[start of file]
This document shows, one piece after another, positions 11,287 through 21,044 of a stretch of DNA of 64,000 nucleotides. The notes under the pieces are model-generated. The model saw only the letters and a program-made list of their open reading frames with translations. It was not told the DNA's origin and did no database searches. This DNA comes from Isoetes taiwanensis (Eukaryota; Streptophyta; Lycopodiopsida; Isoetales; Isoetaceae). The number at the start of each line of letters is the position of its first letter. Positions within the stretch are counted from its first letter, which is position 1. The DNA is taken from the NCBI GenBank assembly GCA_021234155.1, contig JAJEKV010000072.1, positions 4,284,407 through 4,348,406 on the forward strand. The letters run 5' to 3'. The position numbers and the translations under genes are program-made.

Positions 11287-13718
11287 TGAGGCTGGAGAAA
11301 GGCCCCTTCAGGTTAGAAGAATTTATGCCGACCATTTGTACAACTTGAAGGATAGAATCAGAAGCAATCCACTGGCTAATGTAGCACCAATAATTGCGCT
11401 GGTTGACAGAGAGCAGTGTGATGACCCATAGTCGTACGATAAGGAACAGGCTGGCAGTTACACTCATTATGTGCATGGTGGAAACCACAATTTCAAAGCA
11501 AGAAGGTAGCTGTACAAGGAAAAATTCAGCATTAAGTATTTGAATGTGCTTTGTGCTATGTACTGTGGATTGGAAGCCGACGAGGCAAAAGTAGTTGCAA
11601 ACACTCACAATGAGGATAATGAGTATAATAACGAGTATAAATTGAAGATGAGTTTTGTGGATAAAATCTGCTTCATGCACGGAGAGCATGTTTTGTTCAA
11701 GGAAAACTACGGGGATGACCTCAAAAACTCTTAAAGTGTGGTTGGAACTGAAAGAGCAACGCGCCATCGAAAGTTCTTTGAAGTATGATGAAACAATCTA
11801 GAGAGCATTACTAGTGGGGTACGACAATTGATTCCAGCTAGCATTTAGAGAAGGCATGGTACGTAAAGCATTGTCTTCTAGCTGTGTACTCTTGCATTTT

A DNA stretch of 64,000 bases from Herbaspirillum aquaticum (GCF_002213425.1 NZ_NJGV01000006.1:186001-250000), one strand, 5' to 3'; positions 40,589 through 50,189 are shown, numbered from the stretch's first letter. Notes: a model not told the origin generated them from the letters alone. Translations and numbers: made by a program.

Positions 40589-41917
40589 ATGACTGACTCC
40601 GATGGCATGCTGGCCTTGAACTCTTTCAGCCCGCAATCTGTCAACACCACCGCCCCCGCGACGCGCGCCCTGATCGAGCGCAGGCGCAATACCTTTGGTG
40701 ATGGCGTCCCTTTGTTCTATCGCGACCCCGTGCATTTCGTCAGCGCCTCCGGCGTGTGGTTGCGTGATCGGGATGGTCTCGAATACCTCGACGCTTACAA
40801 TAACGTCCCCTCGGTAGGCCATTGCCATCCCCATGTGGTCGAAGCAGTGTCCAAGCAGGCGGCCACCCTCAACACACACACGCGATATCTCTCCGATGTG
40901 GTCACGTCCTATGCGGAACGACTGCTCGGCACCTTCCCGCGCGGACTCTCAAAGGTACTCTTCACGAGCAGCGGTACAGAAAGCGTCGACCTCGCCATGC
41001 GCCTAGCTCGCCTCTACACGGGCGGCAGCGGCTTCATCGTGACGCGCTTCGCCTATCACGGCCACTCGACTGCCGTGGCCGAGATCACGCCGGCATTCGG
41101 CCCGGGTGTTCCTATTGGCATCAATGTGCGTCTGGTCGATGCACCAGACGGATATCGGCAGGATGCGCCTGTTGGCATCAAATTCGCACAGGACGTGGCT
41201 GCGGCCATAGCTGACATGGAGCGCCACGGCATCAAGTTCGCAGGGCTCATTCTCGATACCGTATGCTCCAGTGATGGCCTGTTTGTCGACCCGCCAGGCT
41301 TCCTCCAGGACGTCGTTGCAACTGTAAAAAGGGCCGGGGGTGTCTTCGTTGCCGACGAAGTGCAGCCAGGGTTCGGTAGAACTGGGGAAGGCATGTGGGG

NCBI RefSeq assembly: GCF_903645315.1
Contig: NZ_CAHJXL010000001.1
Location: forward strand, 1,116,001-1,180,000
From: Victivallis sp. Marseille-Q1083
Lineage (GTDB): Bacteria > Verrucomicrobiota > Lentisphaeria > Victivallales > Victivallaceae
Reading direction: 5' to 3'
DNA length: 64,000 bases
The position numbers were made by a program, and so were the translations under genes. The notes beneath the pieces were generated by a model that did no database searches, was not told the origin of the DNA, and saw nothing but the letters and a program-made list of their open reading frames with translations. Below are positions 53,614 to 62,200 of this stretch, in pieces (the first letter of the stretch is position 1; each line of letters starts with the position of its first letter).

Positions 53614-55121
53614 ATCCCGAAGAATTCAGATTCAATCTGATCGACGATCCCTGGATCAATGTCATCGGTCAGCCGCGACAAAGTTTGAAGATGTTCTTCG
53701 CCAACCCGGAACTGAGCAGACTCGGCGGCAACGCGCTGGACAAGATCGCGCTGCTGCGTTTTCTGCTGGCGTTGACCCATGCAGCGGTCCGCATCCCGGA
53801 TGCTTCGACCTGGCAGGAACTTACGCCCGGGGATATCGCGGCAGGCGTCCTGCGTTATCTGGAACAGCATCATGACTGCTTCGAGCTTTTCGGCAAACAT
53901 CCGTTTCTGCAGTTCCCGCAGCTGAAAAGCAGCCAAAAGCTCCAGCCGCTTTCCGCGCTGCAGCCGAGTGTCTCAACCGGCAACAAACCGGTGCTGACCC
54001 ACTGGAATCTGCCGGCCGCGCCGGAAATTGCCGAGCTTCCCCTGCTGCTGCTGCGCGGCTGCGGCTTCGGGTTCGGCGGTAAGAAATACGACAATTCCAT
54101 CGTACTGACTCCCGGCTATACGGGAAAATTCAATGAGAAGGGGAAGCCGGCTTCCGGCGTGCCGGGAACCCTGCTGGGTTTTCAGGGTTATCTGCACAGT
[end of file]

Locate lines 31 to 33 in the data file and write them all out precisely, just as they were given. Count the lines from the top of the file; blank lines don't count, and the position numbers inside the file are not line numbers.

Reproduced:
53701 CCAACCCGGAACTGAGCAGACTCGGCGGCAACGCGCTGGACAAGATCGCGCTGCTGCGTTTTCTGCTGGCGTTGACCCATGCAGCGGTCCGCATCCCGGA
53801 TGCTTCGACCTGGCAGGAACTTACGCCCGGGGATATCGCGGCAGGCGTCCTGCGTTATCTGGAACAGCATCATGACTGCTTCGAGCTTTTCGGCAAACAT
53901 CCGTTTCTGCAGTTCCCGCAGCTGAAAAGCAGCCAAAAGCTCCAGCCGCTTTCCGCGCTGCAGCCGAGTGTCTCAACCGGCAACAAACCGGTGCTGACCC